Brings up an interesting point.     Is the country who launched the craft liable for property damage and loss of life?   I assume so.   So I wonder in what way.   Who decides punishment or punitive damages?

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Derek Willis
3 hours ago, Myles said:

Brings up an interesting point.     Is the country who launched the craft liable for property damage and loss of life?   I assume so.   So I wonder in what way.   Who decides punishment or punitive damages?

"Space Law" is founded on the Outer Space Treaty of 1967. There is actually quite a debate going on over whether the treaty needs seriously updating. Currently, a nation issues an agency or a company with a "launch licence". The nation in question is then responsible for any liabilities. They then seek to recover the costs from the company or agency. Back in 1967 it was only agencies that launched satellites (and only three of them: America, the Soviet Union, and France). Now the situation is much more complicated. The nations that issue the licences insist the agencies or companies take out insurance to cover any liabilities. However, many countries are now wanting to be able to seek damages directly from the agencies/companies rather than having to go via the nations who issued the launch licences. This is because a situation rather like the "flags of convenience" used by ships might arise. There might be small countries - or even "off-shore" countries - handing out launch licences, but without having the resources to cover any liabilities. There are unscrupulous operators in all industries, so let's hope they are kept out of the space industry!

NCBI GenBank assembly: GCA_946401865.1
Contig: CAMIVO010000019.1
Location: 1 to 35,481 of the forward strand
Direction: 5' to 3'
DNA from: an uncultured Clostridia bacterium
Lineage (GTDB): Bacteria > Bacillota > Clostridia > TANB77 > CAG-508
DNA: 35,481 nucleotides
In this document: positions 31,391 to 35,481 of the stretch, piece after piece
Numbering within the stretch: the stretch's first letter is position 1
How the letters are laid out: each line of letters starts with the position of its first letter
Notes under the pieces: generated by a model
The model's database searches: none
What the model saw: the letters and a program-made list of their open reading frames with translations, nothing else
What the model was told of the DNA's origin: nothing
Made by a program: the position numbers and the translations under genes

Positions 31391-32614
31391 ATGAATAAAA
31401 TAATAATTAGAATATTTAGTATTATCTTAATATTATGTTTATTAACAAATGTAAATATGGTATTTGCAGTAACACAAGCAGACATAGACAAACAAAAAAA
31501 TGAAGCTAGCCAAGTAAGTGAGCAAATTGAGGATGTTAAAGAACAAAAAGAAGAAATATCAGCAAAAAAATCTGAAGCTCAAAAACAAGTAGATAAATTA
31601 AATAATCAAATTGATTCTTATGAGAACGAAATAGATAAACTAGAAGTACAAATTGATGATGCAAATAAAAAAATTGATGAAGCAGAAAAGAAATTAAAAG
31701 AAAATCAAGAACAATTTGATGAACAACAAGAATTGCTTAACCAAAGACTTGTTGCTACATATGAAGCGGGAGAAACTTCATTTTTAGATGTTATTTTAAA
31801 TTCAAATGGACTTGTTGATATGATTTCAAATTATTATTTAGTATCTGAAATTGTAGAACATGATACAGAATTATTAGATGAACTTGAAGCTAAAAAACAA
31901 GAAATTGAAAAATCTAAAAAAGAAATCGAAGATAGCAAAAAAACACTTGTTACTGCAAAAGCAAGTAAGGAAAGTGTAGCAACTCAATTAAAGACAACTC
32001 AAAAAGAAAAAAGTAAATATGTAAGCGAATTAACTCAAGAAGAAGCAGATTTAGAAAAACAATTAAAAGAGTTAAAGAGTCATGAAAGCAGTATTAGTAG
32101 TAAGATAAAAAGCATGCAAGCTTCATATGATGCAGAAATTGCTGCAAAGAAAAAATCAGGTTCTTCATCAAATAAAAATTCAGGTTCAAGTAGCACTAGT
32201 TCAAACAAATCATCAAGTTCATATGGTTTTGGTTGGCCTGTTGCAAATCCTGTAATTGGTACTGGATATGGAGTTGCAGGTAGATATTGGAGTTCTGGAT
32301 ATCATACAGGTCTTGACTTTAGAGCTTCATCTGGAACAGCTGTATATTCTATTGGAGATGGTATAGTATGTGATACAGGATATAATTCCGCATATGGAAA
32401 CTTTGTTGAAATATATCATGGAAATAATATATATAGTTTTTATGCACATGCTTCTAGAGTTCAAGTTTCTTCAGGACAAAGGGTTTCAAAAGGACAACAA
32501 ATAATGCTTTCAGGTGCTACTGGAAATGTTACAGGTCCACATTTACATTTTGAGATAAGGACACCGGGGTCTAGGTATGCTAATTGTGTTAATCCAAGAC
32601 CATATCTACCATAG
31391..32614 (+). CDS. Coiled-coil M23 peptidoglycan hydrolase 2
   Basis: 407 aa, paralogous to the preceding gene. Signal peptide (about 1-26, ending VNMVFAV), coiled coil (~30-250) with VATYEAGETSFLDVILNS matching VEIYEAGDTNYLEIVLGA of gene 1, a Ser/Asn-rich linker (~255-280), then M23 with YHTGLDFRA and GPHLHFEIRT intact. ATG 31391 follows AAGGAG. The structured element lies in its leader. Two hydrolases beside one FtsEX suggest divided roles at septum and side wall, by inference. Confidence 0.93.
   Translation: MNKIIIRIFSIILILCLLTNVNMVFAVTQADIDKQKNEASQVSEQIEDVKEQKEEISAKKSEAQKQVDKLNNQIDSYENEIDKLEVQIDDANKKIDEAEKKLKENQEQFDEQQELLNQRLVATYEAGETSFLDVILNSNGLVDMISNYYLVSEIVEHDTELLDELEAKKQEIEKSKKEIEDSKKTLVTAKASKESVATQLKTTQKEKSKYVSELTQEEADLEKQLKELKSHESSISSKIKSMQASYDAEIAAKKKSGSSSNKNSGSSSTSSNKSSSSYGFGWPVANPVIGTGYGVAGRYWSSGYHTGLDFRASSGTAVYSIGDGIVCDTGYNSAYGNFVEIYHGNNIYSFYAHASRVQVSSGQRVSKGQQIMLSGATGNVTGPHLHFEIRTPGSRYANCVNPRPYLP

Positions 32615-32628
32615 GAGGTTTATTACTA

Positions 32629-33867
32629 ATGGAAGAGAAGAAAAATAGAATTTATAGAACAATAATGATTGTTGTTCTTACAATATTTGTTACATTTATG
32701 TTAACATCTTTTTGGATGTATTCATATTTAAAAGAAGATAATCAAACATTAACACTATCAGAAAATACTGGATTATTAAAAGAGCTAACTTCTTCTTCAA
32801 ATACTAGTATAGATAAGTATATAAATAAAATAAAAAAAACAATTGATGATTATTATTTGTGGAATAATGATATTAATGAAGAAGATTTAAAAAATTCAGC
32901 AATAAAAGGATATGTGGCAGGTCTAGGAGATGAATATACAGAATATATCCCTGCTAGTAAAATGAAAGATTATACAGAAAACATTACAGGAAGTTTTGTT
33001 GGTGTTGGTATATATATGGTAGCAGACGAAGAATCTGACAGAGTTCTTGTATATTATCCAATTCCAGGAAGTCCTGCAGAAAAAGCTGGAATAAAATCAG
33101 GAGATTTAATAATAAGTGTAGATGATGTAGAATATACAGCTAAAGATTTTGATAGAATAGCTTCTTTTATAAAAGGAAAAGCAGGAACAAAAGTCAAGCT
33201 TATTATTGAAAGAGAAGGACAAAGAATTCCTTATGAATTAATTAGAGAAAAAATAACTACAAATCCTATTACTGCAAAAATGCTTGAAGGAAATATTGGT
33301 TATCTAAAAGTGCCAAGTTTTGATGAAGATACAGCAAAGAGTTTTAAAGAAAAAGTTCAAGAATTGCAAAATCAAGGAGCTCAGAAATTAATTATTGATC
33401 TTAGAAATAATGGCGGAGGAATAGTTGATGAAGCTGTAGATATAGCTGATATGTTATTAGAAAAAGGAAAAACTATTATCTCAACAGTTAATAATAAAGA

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bison
4 hours ago, Myles said:

Brings up an interesting point.     Is the country who launched the craft liable for property damage and loss of life?   I assume so.   So I wonder in what way.   Who decides punishment or punitive damages?

In 1978, the Soviet naval reconnaissance satellite, Kosmos 954, became unstable in its orbit and crashed to Earth, scattering debris across northern Canada. Both the Soviet Union and Canada were signatories to the Space Law Convention.

 A complication was that the satellite was powered by a uranium nuclear reactor. Some of the debris was dangerously radioactive. A large clean-up project ensued.  Canada billed the Soviet Union 6 million Canadian dollars. The two nations negotiated between themselves and finally agreed to compensation amounting to half that figure. 

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Astra.
On 02/04/2018 at 8:28 PM, seanjo said:

Glad no one was hurt.

Yep, apart from the large meteorite that impacted on the city of Chelyabinsk in Russia that caused damage and injury. It's been recorded that there have only been two individuals in history (that they know of) who were actually struck by space debris. One woman was lightly struck by a piece of the Delta 11 rocket in 1997, and the other woman was struck in 1954 by a piece of meteorite which left a very nasty bruise. I guess it's fortunate that these type of incidences are generally rare. 

https://news.nationalgeographic.com/news/2013/02/130220-russia-meteorite-ann-hodges-science-space-hit/

http://www.foxnews.com/tech/2011/09/21/woman-gets-hit-by-space-junk-lives-to-tell-tale.html